The Early Years
Reflections on Interactive Performance
By Larry Harvey
This essay was originally intended to answer a question put to me by Wendy Clupper, a doctoral candidate in the field of performance studies. She wrote, "Can you tell me what performing was like for you the first years on the playa? And what was your role in the 1996 Helco performance -- what was it about?" Had she not asked about my personal involvement, I might have answered her with greater brevity. Instead, this caused me to reflect upon a chapter in the unheralded history of Burning Man. What follows is a partial account of our early years and the nature of interactive performance.
Our first years of performance represent a dialogue between the town and country. Our urban shows are now almost forgotten. In 1994, Pepe Ozan and I founded the first of these shows in San Francisco's SOMARTS gallery. Our second effort was entitled The Odd, the Strange, the Weird, and the Wholly Other. We installed the Burning Man in an upright position beneath the soaring vault of the former foundry's 4-story high space. We equipped the inside of the figure's head with a microphone, a speaker and a video camera. These were connected to a microphone, a monitor and headphones discreetly located in a curtained booth near the base of the statue. A rope and pulley fastened to a ceiling beam allowed participants to clamber into a boson's chair and be raised high overhead by their friends. This, of course, required that they trust these friends. Suspended immediately adjacent to Burning Man's large triangular face, participants were urged to talk to this authoritative presence and put questions to it. Those who lurked inside the curtained booth below would then supply the answers. Our sound system automatically transformed their voices into a deep basso profundo.
This installation provoked many absurd dialogues -- most memorably, an exchange between a participant and Michael Hopkins (popularly known as Flash), my good friend and a veteran of Burning Man's early days on the beach. "What do I love?" a participant asked the shoji screen face. "Your car!… you… love…your… car", the Man intoned. Lowered to the floor, she turned to her companions, jumping up and down ecstatically. "I can't believe what he told me!", she breathlessly announced. "He told me that I love my car, and I do love my car! I do love my car!" The Man had once again reflected back to a participant what she projected onto it. Over the ensuing years, these urban shows increased in scope. They expanded to fill the entire SOMARTS complex and were eventually used to premiere Burning Man's annual art theme.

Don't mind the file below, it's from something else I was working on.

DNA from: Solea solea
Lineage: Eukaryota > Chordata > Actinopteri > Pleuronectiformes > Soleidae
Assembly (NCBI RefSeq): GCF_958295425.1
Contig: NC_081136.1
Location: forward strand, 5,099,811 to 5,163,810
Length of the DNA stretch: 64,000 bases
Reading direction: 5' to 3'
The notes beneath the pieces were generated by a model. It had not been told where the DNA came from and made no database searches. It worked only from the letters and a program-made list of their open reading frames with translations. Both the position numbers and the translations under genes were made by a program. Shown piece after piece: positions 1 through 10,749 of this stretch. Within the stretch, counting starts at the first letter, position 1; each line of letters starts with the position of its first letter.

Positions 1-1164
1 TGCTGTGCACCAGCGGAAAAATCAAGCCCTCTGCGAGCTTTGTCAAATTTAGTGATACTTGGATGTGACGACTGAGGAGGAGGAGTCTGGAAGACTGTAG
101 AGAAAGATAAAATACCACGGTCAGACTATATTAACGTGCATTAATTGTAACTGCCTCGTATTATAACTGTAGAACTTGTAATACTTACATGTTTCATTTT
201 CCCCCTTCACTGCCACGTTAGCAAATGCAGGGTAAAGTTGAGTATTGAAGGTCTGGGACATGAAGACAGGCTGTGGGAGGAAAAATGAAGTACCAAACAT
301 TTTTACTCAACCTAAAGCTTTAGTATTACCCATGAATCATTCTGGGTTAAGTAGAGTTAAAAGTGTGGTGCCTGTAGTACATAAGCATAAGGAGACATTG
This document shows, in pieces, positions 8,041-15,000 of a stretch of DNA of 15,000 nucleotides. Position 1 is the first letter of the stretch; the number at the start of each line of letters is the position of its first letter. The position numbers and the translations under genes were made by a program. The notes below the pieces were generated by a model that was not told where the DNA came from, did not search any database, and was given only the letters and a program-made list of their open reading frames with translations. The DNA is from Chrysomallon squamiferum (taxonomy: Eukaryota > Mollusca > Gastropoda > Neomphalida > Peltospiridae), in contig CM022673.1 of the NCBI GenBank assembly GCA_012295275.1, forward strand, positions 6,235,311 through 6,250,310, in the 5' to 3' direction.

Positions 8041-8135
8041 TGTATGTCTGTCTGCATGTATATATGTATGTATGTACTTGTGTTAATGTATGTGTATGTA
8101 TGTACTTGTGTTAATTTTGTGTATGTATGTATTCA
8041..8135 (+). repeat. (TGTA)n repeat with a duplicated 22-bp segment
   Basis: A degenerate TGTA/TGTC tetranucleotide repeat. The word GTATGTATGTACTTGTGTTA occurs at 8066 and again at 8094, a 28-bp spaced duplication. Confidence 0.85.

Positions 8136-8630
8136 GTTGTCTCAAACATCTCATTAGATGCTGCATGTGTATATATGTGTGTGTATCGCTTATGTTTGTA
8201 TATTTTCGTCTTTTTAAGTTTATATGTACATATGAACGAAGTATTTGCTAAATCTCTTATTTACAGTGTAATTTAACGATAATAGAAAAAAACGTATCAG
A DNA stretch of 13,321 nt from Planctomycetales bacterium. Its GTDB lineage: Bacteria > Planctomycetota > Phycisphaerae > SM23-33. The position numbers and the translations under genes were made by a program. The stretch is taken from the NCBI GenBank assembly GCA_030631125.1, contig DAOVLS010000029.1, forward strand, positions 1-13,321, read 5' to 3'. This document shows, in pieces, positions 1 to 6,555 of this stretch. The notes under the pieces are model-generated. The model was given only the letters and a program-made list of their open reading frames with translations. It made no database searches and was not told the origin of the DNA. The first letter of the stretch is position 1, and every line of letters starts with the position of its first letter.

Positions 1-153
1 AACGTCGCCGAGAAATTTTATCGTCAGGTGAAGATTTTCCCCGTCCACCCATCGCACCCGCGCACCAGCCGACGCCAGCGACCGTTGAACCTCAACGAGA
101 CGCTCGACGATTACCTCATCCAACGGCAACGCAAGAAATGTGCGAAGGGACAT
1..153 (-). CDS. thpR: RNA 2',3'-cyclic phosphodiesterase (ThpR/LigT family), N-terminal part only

The idea of an art theme derived from our experience of the desert. The simple act of encounter in an immense open space can be compelling. I remember one of my own first experiences with a large-scale work at our event in 1992. The artist, Vince Koloski, had installed a sprawling geometric pictogram upon the ground, mounting it six inches above the playa's surface. It was composed of neon tubing in contrasting colors. I still recall my fascination as I walked around it in the dark. With each step, it seemed to reconfigure. It felt as if this object answered to my effort, as if my progress through the space were animating it. It soon became apparent that the Black Rock Desert's stunning vacancy allowed participants to appropriate artworks as an element of their unique experience.
We also began arranging artist's installations on an axis in space, and this evolved into a very basic interactive strategy. By placing installations in a row and traveling along it, it was possible to evoke drama on a grandiose scale. In 1994, this Avenue of Art, as it came to be called, featured a series of exploding clowns, created by arch-prankster Al Ridenour, known as the Reverend Al, and members of the Los Angeles Cacophony Society. This arrangement of artworks along a single vector, I now realized, could become a mode of narration, a story that unfolded in a spatial sequence.
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